Shareholder Loans Revisted

This has come up a bunch lately, so thought I’d run another Shareholder Loan “ELI5.”

With interest rates in Canada heading sky-high, you might be tempted to think about grabbing a low-interest or even interest-free loan from your own business. Maybe you’ll do this to pay off some of your own high-interest debt. Maybe you’re going to loan some corporate funds to your adult kid so they don’t have to do the mortgage dance with the sleazy banks.

But hang on a sec, it’s not quite that as straightforward. (Because of course it isn’t.) So let’s chat about shareholder loans.

Imagine you’re borrowing money from your own company – that’s essentially all a shareholder loan is. Normally, you’d get paid by your company through a salary or dividends, right? But instead this time you think “I’m going to borrow money from my company, and take my time repaying that loan. That way I get the benefit of cash in my pocket, without having to pay tax on that cash. Because a loan isn’t income, right?”

(Cue grumpy-accountant face.)

No, wrong. CRA already figured that game out a long time ago, and wrote some legislation to stop you from doing exactly that.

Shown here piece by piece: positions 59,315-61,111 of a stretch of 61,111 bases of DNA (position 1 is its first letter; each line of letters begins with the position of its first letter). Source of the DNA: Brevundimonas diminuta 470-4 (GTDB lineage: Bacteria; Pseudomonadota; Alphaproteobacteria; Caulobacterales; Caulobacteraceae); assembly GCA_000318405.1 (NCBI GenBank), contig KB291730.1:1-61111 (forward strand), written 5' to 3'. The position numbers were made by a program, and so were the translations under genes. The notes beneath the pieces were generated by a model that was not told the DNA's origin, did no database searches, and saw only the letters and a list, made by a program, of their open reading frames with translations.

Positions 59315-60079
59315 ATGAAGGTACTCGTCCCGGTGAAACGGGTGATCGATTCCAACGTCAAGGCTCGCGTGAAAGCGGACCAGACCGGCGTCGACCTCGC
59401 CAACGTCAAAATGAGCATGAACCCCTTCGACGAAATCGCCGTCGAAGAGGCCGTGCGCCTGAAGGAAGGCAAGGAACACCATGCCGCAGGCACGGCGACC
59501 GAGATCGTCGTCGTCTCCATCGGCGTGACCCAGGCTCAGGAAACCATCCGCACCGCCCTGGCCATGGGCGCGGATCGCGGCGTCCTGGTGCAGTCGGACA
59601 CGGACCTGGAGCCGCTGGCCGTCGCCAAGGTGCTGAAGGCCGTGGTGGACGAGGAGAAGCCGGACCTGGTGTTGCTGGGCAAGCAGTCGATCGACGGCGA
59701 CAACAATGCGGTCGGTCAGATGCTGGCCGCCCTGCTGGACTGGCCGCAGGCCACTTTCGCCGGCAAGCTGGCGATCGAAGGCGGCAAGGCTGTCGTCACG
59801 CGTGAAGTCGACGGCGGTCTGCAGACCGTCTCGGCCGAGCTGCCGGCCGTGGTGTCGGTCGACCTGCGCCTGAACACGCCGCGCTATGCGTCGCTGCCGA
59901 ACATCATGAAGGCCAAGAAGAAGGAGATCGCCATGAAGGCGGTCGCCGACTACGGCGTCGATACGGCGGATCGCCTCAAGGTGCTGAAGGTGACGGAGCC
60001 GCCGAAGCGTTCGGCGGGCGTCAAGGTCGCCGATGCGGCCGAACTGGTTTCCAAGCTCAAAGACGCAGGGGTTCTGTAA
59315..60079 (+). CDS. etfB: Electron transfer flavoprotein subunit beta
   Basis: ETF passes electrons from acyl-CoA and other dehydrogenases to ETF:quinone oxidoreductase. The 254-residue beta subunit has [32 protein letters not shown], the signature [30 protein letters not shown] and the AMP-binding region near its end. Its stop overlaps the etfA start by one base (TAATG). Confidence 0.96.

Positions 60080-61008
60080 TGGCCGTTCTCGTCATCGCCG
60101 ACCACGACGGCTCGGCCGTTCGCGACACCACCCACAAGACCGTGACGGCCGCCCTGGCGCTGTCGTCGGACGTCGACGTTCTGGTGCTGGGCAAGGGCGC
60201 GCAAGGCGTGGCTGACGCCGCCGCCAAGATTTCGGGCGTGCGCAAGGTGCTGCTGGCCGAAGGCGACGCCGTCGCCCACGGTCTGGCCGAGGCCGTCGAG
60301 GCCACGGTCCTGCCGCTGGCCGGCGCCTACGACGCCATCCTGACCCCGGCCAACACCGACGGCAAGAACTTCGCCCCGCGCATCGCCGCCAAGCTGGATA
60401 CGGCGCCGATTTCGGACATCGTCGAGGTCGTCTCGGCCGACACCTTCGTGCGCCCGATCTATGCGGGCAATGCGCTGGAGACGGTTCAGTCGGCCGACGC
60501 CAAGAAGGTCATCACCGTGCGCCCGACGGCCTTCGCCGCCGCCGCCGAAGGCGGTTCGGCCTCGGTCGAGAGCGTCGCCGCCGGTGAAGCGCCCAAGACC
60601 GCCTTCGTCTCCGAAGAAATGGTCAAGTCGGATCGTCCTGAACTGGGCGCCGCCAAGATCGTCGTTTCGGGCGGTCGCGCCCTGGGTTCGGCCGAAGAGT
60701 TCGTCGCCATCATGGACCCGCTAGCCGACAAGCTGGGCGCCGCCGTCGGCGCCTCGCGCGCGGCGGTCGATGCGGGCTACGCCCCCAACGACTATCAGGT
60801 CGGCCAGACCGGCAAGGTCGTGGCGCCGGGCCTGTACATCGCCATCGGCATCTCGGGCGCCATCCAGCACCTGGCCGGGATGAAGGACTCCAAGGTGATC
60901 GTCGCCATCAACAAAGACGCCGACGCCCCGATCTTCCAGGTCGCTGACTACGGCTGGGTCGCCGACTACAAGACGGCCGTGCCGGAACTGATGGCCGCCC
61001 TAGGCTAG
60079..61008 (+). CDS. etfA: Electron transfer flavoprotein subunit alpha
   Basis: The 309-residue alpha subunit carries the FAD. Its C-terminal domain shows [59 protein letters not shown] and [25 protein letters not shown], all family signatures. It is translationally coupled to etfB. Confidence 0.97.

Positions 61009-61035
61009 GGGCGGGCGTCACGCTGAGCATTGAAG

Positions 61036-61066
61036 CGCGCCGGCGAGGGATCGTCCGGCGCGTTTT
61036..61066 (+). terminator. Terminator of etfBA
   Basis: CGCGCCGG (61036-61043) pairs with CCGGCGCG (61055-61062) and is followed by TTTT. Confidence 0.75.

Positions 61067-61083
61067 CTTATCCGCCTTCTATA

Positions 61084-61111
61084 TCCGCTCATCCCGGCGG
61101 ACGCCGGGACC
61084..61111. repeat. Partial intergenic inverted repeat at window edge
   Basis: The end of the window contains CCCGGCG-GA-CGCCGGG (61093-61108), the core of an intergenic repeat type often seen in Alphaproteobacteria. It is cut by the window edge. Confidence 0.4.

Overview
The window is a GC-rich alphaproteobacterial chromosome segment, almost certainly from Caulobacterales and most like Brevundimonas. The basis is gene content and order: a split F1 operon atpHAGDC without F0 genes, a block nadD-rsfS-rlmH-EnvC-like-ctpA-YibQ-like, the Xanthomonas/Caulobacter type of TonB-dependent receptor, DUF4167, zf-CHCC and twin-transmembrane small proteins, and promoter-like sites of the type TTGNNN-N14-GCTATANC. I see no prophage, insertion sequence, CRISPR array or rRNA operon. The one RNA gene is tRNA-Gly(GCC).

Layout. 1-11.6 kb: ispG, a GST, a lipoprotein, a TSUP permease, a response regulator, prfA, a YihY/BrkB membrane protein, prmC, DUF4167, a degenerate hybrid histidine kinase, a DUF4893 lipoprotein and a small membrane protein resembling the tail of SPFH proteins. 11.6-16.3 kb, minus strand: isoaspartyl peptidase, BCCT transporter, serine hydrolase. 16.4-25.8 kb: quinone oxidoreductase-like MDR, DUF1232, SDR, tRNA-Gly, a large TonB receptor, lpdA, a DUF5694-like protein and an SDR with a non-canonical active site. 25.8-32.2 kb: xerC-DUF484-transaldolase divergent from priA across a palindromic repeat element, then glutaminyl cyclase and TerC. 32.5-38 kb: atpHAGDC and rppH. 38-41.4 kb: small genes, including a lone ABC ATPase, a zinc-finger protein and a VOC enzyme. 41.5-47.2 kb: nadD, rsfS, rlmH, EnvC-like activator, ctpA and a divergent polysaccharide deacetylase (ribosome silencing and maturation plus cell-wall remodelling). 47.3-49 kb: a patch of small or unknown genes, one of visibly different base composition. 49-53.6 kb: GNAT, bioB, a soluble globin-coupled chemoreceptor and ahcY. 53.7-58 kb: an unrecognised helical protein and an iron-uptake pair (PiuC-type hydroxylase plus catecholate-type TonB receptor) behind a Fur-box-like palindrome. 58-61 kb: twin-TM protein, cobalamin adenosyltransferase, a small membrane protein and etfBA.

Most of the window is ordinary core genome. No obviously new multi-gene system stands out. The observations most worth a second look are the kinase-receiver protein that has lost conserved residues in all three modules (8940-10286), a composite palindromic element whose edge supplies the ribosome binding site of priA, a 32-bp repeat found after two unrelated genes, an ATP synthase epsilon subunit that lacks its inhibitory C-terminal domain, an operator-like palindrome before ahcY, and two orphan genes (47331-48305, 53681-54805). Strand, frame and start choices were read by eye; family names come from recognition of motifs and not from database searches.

So to avoid nerding out on the tax act: if you’re thinking about a shareholder loan, remember this golden rule: pay it back within a year of your company’s fiscal year-end. If you don’t, the CRA will want to have a discussion with you. (Subsection 15(2) is the buzzword.) More importantly, the loan will be deemed a personal income inclusion. Straight personal income to you, and zero deduction for your corporation. And don’t forget the deemed interest benefit on the balance of the loan, too. (CRA’s fancy way of saying you’ll need to include some interest related to that loan in your personal taxable income calculation.)

But hey, there are exceptions. For instance, if your company’s business is lending money, you might get more time. Or, if you’re using the loan for stuff like buying a company car or a house, you might also get a break. But, these exceptions are rare, and are often audited by CRA for their validity.

In closing, if you read any tax pro literature, you’ll find experts in tax passionately debating the finer points of doing “A” over “B”. But here’s the thing – You argue that stuff when CRA has its Sauron-like gaze on you, and you’re on your way to tax court. The smarter move? Arrange your affairs in a way that avoids these troubles from the get-go. Recognizing a potential issue and steering clear of it is often all you need to do.

So remember kids, the corporation’s money is not your money. Consider some planning before you start pulling cash out.